This afternoon, that determination is palpable.
2:40 P.M. After the last family members leave, John slowly climbs into his white Chevrolet Cavalier and heads for Arlington, his cap and gown his only companions.
He drives carefully. Any accident, even a minor one, could be fatal. Because his blood doesn’t clot properly, small cuts can take hours to heal. A few weeks ago, he shelved his straight razor for an electric one.
Arriving at Texas Hall ahead of schedule, he takes his place backstage with the other graduates-to-be. In less than two hours, that hole in his heart will mend.
“I didn’t think I’d actually see the day that I graduated,” he says. “But if you want something bad enough, you’ll find a way to do it.”
His first attempt at college came right after high school in 1974, but education wasn’t a priority then. Nearly 25 years later, with much apprehension, he returned to junior college. Then came the A’s and B’s, and his confidence soared.
He transferred to UTA from Tarrant County College in fall 2000, now certain of his academic abilities. Still, there were doubts about his health. Financial worries, too.
Money became less of a concern when the Mary I. Gourley Foundation awarded him a scholarship in 2001. The exclusive honor for high-achieving single parents (see story on p. 15) was a godsend for someone surviving on medical disability.
“Without it, we wouldn’t have had Christmas,” John says. “It was a huge motivator. It made me a better student. It’s kind of like getting paid to do a job. I was always one step ahead of the class on assignments.”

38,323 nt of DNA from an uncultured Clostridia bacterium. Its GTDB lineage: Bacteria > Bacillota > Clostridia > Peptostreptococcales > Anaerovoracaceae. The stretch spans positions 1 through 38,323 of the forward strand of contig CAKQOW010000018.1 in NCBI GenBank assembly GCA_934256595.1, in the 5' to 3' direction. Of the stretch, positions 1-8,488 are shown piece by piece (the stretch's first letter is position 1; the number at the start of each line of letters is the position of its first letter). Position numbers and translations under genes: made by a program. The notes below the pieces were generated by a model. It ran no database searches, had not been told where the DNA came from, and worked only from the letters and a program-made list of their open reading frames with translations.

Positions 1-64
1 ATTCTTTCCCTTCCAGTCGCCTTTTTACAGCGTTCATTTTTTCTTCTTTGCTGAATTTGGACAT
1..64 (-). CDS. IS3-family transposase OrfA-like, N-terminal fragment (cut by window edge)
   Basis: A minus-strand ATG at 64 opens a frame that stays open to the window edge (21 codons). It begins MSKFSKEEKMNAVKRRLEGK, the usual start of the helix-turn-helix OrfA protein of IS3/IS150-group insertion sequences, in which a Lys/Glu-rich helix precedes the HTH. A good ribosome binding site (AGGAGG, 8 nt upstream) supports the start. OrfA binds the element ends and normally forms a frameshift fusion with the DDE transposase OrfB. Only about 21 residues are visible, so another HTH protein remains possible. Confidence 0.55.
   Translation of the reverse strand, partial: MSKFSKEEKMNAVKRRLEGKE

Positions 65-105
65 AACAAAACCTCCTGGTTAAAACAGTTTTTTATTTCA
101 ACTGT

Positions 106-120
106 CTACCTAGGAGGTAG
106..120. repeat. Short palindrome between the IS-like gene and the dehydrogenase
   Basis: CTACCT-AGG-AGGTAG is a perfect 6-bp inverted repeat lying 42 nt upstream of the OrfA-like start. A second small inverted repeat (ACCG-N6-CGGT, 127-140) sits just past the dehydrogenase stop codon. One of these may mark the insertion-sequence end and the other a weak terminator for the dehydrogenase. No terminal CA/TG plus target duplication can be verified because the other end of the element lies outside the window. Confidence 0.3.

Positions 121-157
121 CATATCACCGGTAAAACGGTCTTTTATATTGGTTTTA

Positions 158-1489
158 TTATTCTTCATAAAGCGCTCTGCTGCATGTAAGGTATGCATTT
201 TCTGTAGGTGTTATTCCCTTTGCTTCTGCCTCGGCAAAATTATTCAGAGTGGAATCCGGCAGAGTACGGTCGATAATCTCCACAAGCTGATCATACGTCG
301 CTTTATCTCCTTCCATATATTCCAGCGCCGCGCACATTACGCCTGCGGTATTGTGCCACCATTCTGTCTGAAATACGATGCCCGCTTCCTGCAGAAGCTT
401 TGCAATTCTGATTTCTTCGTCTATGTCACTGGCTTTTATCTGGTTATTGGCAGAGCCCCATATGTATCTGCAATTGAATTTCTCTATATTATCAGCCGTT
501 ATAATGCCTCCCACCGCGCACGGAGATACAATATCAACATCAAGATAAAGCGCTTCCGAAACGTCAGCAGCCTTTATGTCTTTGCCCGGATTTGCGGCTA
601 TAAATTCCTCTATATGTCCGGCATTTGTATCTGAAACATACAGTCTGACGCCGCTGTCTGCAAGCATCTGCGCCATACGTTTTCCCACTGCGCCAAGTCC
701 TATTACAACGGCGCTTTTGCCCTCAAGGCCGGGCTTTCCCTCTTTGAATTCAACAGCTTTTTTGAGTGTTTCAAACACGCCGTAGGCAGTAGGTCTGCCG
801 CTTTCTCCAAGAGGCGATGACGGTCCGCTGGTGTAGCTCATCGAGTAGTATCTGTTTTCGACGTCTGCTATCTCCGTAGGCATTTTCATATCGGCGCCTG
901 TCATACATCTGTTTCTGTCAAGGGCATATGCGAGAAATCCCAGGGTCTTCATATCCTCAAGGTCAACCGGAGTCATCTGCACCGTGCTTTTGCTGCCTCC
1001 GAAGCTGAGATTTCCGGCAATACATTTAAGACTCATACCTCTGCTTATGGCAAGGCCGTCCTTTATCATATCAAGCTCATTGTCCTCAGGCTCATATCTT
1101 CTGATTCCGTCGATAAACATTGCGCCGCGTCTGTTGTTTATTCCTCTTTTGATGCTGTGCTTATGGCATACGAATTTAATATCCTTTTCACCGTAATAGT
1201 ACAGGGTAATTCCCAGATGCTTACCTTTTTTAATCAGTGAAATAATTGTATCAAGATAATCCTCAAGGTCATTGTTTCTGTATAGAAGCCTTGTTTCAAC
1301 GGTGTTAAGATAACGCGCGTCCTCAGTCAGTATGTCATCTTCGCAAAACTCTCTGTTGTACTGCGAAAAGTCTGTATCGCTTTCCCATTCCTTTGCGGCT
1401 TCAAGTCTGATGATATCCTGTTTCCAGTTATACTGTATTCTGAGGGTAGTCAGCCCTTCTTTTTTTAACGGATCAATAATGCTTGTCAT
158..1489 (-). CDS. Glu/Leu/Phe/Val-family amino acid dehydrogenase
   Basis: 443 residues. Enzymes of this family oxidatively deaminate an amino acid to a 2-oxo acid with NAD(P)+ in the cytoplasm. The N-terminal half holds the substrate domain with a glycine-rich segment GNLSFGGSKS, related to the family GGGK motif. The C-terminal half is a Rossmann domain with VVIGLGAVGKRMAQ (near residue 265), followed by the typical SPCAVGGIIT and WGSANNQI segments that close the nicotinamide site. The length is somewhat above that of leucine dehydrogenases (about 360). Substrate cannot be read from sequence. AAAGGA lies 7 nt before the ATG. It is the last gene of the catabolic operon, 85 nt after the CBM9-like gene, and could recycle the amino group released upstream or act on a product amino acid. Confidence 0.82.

For Beth Wright, an art history professor who taught him in three classes, John would frequently do more than the required assignments. She admired his enthusiasm and eagerness to learn.
“I can see his face and the great, beaming smile he’d get when studying this material,” said Dr. Wright, now interim dean of the College of Liberal Arts. “He found it just like opening up a candy store. He wanted to make his time count.”
Like Anderson, she knew that John was ill, but she didn’t know how seriously. Twice he had to leave class for the emergency room. She asked if he wanted to drop the course.
“I didn’t want to discourage him, but I also didn’t want him to worry because he wasn’t getting the same amount of information that the other students were getting. He was extremely dedicated, not just to complete the course but to excel to the best of his ability despite missing many lectures. I respected that greatly and told him several times how impressed I was by his dedication to educational process.”
That process was anything but routine.
Just sitting in class had become unbearable, so he asked to take his final 14 hours at home. The appeal landed on the desk of Associate Vice President for Academic Affairs Michael Moore.
“It’s the first time I’d had that type of situation arise,” Dr. Moore said. “We worked with him to make it happen. I never once heard a complaint from him or from his professors. Every faculty member who worked with him was happy to do so and found him to be a very good student.”